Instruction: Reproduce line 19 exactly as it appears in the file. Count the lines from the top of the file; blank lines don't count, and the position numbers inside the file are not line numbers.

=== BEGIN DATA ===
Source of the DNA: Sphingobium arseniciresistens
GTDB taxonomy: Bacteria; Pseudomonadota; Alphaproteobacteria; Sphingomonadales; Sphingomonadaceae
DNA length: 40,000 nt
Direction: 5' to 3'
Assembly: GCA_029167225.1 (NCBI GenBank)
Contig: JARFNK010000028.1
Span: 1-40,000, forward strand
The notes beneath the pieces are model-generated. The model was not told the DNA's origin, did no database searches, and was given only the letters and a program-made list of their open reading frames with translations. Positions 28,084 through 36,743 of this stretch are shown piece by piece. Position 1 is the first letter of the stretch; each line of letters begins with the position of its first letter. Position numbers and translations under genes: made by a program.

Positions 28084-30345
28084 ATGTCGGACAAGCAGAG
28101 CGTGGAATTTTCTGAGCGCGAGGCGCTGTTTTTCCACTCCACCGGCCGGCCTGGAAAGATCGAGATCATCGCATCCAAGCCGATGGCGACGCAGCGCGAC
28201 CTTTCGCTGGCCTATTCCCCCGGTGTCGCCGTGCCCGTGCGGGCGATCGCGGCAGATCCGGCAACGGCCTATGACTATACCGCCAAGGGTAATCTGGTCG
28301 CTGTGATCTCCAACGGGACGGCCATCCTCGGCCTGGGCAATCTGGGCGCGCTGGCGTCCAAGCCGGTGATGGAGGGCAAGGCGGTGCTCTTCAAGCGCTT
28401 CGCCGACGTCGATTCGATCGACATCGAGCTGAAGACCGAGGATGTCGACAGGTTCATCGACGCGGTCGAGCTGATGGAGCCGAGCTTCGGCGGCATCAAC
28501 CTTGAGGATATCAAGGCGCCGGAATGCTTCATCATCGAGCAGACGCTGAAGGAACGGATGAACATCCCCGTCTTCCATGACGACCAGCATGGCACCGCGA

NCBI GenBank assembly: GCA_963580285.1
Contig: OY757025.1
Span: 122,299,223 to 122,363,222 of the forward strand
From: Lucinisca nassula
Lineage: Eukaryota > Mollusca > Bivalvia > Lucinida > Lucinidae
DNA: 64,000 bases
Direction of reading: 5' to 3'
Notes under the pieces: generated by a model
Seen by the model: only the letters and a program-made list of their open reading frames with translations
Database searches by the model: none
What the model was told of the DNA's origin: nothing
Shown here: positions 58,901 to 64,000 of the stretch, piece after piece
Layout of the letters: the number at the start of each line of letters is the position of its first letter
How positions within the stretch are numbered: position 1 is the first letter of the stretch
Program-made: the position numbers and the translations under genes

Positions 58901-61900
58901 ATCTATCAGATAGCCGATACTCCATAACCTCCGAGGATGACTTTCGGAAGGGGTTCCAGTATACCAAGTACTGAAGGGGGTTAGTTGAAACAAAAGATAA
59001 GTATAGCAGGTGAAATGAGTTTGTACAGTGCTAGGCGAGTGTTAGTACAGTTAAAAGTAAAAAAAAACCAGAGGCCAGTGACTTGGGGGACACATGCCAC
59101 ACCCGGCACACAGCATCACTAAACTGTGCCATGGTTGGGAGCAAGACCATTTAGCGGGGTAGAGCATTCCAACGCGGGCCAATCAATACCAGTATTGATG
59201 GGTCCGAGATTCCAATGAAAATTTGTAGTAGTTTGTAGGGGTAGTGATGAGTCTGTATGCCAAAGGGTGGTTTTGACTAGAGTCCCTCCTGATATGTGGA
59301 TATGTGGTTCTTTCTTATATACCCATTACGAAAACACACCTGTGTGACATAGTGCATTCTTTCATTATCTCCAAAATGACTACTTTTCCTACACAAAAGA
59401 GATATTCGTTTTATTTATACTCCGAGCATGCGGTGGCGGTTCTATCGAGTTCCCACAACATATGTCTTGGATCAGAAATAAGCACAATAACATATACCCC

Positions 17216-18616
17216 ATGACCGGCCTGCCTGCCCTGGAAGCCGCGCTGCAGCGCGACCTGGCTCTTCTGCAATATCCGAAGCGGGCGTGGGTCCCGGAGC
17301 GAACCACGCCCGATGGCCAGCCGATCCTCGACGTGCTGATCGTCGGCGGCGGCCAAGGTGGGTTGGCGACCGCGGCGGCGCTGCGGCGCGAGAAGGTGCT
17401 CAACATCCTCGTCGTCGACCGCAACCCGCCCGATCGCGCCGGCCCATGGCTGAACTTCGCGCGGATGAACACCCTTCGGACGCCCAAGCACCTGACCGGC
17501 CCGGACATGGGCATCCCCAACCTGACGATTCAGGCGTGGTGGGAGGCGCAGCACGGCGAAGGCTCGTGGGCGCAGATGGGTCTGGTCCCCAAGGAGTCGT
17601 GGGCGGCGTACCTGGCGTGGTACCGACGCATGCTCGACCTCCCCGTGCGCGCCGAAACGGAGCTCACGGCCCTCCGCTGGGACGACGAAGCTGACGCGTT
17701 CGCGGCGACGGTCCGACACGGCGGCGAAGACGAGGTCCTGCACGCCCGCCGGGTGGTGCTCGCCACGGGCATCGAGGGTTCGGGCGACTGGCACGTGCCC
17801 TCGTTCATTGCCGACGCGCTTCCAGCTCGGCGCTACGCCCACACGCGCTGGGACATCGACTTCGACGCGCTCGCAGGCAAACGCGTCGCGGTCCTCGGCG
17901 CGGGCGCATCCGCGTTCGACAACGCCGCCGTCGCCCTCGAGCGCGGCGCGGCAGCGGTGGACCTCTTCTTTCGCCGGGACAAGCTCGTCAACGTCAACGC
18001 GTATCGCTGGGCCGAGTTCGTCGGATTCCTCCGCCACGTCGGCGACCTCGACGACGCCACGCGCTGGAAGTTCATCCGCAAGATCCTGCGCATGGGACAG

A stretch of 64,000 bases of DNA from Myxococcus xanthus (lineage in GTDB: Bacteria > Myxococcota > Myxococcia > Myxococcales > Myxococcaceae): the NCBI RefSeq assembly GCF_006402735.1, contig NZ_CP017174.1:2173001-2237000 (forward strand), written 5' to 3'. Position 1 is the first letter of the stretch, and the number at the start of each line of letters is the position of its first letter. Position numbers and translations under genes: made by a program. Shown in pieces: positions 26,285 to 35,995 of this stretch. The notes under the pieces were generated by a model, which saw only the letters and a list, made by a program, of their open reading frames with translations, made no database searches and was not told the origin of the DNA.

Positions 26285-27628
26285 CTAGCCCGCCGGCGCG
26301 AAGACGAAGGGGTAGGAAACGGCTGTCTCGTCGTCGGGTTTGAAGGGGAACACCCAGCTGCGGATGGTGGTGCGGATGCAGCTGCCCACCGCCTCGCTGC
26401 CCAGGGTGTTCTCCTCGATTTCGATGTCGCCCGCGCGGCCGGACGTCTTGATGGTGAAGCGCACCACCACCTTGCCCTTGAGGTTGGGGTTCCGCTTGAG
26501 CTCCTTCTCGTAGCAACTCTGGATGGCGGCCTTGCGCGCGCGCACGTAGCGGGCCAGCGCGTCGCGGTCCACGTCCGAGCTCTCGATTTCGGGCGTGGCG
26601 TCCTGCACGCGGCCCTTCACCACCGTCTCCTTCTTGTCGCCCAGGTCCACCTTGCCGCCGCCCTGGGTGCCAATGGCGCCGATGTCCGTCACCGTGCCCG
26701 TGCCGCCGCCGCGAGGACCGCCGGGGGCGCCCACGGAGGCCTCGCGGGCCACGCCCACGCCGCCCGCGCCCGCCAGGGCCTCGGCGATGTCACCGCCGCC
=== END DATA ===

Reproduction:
From: Lucinisca nassula